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Books. Demonising the Productivity Commission distracts from what's needed now

Kim Williams' speech at the Melbourne Press Club this week is the latest tirade against copyright reform. It's striking to observe such acid being spat at a Productivity Commission inquiry that isn't even finished. Modernising copyright's creaking 100-year-old structure with exceptions suited to our current environment – yes, including fair use – is really important, but there will be time to debate that when we have the report.
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TPP clause 'not making copyright easy to understand'

Under the changes, copyright will be extended from 50 to 70 years in a two-step approach.

Recorded Music, the group which represents the local music industry, supports extending copyright, but chief executive Damian Vaughan told the parliamentary committee hearing submissions on the TPP legislation that the phase-in period was unnecessary.
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And the prize for copyright violation goes to...

US and other authorities are missing the woods for the trees by not pursuing the biggest violator of copyright on the Internet: Google.
Nearly a month ago, the owner of Kickass Torrents was arrested in Poland. Since then the popular meta-search engine Torrentz closed its doors and rights holder Rightscorp won a court battle against Cox Communications, leading to it warning every ISP in the US that it would be coming after all of them.
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Open Content at the Getty: Three Years Later, Some Lessons Learned

Three years ago this week the Getty announced the launch of our Open Content Program, making available 4,600 high-resolution images from the Getty Museum and Getty Research Institute collections for anyone to use, modify, and publish anywhere for any purpose. In his announcement, our president Jim Cuno hinted that more content would be made freely available for reuse in the months to follow, including digital publications and other knowledge resources.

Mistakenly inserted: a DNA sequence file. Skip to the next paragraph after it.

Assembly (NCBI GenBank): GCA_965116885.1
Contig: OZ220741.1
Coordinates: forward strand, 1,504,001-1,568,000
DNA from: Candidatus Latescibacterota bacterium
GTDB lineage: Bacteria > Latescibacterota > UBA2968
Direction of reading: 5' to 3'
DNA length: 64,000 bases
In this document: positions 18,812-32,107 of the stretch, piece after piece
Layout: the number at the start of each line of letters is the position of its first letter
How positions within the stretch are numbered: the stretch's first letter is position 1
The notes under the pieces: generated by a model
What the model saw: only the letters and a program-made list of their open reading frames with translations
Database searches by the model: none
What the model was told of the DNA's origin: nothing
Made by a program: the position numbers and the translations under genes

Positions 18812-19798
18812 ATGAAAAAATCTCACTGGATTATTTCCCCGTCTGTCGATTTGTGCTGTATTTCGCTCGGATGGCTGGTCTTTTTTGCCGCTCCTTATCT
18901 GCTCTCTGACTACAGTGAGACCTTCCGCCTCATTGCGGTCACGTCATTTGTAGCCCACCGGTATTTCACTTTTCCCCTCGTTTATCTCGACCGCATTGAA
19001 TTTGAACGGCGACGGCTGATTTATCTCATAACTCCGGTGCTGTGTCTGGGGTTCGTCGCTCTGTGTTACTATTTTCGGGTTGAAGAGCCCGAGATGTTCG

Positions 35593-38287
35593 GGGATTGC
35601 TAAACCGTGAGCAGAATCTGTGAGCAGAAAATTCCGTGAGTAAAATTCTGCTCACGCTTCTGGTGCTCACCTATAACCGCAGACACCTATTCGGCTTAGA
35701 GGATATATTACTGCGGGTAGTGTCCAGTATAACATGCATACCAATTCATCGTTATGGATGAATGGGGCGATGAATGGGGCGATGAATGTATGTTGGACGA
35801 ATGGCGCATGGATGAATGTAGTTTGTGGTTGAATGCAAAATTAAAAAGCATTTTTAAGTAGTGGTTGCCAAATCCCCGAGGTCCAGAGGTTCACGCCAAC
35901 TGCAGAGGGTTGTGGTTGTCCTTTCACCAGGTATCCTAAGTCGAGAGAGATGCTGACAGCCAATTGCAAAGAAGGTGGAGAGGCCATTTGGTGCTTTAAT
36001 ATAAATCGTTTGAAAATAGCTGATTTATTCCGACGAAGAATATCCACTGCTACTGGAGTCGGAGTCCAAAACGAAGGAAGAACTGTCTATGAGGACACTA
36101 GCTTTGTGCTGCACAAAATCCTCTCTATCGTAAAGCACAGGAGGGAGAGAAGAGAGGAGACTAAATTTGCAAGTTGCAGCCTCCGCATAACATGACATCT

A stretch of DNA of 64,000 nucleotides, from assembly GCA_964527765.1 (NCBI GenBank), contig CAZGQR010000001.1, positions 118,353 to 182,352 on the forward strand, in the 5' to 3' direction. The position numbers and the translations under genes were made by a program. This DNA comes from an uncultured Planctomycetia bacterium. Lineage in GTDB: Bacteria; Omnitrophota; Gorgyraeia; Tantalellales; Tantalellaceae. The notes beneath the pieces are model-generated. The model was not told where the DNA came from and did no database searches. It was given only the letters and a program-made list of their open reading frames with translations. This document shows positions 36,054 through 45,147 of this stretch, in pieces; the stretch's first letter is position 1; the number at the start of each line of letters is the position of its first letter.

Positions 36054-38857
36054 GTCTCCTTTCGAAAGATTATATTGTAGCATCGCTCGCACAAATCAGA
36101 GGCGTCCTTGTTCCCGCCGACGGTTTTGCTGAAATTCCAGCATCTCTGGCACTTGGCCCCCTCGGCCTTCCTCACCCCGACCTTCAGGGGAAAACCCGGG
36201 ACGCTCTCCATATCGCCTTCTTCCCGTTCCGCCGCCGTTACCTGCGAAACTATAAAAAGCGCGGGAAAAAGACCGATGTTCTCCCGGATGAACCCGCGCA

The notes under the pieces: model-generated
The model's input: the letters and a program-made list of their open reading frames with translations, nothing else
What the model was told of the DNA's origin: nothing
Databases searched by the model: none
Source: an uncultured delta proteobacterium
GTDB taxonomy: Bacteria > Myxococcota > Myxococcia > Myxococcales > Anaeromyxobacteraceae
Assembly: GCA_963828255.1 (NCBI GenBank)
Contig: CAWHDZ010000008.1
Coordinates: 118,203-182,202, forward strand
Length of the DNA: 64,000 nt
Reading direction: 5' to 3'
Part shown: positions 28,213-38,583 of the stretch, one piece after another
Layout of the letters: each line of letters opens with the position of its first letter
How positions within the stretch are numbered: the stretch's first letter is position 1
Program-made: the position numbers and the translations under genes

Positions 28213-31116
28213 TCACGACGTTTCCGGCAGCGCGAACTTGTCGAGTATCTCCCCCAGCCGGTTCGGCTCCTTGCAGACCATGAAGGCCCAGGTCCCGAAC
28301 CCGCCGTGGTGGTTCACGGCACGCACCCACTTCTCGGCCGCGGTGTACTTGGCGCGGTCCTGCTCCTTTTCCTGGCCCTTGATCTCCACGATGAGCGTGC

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Publishers Lose Another Round in GSU Copyright Case

In a brief, nine-page final order, the judge in the long-running Georgia State University e-reserves case has rejected the publisher plaintiffs’ bid for injunctive relief, and affirmed that the publishers must pay GSU's legal fees and costs.
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The Indie Designer’s Copyright Plight

This July, Los Angeles artist Tuesday Bassen posted a photo to Twitter showing her original designs next to suspiciously similar products made and sold by retailer Zara. Soon, news reports of her legal fight led to a swarm of allegations against the global fast-fashion company, with more than 40 designs identified by independent artists as their own—despite their claims that Zara had not paid any licensing fees.